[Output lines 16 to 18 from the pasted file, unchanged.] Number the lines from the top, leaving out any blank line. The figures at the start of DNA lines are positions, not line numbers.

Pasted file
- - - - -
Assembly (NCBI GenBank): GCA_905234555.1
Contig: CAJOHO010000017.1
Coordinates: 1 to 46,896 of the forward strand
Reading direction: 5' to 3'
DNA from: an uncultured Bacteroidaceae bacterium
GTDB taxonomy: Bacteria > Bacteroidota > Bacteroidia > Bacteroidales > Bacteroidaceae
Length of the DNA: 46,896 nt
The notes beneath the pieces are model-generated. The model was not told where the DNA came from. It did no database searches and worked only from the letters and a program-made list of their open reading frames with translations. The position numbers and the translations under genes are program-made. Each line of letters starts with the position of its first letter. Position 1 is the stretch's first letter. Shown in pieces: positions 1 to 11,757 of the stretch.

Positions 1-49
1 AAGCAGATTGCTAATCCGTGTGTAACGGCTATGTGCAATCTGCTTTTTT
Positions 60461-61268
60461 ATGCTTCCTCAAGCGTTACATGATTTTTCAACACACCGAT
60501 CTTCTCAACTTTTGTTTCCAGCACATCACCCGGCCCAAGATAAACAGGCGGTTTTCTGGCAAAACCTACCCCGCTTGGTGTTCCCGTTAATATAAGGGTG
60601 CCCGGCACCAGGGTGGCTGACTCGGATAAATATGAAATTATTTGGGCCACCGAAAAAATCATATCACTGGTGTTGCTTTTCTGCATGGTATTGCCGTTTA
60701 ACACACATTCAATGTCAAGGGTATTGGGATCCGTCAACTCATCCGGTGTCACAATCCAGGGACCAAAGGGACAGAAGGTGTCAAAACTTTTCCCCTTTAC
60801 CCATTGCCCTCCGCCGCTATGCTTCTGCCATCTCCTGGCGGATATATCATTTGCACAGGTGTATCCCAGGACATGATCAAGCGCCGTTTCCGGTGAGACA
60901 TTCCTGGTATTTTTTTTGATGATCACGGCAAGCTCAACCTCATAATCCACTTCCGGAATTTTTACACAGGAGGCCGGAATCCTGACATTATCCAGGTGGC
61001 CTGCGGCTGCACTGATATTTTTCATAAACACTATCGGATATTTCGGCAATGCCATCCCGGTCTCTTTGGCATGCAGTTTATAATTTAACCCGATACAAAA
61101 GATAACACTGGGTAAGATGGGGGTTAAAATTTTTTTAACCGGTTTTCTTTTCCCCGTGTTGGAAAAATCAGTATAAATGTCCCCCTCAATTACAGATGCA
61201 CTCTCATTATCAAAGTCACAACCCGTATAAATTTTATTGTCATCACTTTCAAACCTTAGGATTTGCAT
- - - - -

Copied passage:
60801 CCATTGCCCTCCGCCGCTATGCTTCTGCCATCTCCTGGCGGATATATCATTTGCACAGGTGTATCCCAGGACATGATCAAGCGCCGTTTCCGGTGAGACA
60901 TTCCTGGTATTTTTTTTGATGATCACGGCAAGCTCAACCTCATAATCCACTTCCGGAATTTTTACACAGGAGGCCGGAATCCTGACATTATCCAGGTGGC
61001 CTGCGGCTGCACTGATATTTTTCATAAACACTATCGGATATTTCGGCAATGCCATCCCGGTCTCTTTGGCATGCAGTTTATAATTTAACCCGATACAAAA